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‘Oumuamua Probably Isn’t a Spaceship—But It Could Have Passengers

Last Wednesday, at 3:45 pm, scientists from the Breakthrough Listen project trained the Green Bank Telescope in West Virginia on ‘Oumuamua—the mysterious, oblong space-rock which last month became the first known object to enter our solar system from elsewhere in the universe—and scanned it for signs of intelligent life.

For six hours, astronomers interrogated the interstellar asteroid. Green Bank swept across four radio bands and billions of individual channels, searching for transmissions as weak as the signal from your cell phone. Signals that could indicate ‘Oumuamua is not just a rock but a spacecraft, with aliens—or alien technology—aboard.

By Thursday, astronomers had reported that their initial observations had turned up nothing. (Surprise!) If ‘Oumuamua is harboring extraterrestrial stowaways, they’re not producing a continuous signal across the frequencies Breakthrough Listen’s researchers have monitored thus far. But Listen’s scientists may have been onto something: Whether there’s life aboard or not, ‘Oumuamua kind of has the makings of an interstellar space vehicle.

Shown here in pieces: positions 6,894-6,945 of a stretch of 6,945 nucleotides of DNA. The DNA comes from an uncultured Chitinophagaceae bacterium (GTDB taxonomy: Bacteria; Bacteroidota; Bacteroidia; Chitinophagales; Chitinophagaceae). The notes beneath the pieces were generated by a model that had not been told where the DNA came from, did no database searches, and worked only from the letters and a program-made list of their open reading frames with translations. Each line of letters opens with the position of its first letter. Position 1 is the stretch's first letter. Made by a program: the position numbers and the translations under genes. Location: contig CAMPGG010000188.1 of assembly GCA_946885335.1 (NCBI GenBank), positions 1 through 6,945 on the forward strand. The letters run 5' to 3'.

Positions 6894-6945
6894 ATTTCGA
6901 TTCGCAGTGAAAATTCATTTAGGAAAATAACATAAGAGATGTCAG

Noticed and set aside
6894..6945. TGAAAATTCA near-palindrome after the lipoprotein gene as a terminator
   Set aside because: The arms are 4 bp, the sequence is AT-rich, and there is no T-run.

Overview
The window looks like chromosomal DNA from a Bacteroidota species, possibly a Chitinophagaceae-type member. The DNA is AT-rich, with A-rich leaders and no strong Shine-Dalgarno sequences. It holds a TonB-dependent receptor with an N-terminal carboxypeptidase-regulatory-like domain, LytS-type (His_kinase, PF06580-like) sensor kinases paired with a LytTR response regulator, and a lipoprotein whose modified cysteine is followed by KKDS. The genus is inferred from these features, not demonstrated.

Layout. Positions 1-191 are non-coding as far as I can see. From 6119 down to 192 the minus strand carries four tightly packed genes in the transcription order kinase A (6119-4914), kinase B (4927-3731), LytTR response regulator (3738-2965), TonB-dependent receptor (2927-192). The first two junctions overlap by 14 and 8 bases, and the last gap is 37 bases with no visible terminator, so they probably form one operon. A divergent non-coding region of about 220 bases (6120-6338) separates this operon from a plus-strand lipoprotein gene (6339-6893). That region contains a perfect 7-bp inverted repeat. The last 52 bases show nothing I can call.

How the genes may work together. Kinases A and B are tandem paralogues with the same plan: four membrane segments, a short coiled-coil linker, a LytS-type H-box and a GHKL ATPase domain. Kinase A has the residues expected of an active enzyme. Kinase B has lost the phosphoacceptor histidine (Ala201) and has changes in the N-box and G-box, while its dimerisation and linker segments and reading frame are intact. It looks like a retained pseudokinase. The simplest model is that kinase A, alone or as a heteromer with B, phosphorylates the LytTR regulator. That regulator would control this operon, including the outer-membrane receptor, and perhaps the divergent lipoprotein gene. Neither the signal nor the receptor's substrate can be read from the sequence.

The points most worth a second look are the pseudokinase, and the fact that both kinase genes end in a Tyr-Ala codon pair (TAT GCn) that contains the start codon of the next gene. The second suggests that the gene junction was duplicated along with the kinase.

Today in the journal Nature Astronomy, astronomers report observations that suggest ‘Oumuamua is encased in a dry, carbon-rich crust that could have protected a water-ice core from being vaporized as it made a close pass of our sun earlier this year. You can almost think of it as the hull of a spaceship.

Or, if you prefer another analogy: “Basically you have a really nice baked Alaska,” says Queen’s University astronomer Alan Fitzsimmons, who led the investigation. “A flaming baked Alaska of an object with a rather warm exterior, but with a gooey, icy mixture in the middle.”

Now, the researchers can’t say definitively that there is ice in ‘Oumuamua’s middle (let alone extraterrestrial life), but spectral observations performed by Fitzsimmons’ team suggest the object could have been icy long, long ago.

Different materials reflect light in different ways. By analyzing the spectrum that an object reflects, astronomers can see how the relative amount of light changes, and search for signatures of certain materials, like metals, rock, and ice.

Fitzsimmons’ team found that ‘Oumuamua’s material composition seems to resemble that of objects at the outer edges of our own solar system. Astronomers hypothesize that beyond Jupiter, objects are far enough from the sun to contain a lot of ice—including on their surfaces. Billions of years ago, when the biggest, outer planets were forming, many of those objects were flung outward. Some still orbit our sun at the fringes of our solar system, in a thick bubble of icy debris called the Oort Cloud. Others were probably ejected from our solar system entirely.

If other solar systems formed like ours, it stands to reason that any object flung from such a system would be icy, too. “That’s why we think it’s more likely to see an interstellar object formed from ice, not rock,” Fitzsimmons says. But when ‘Oumuamua passed by our sun, it didn’t behave like an object made of ice.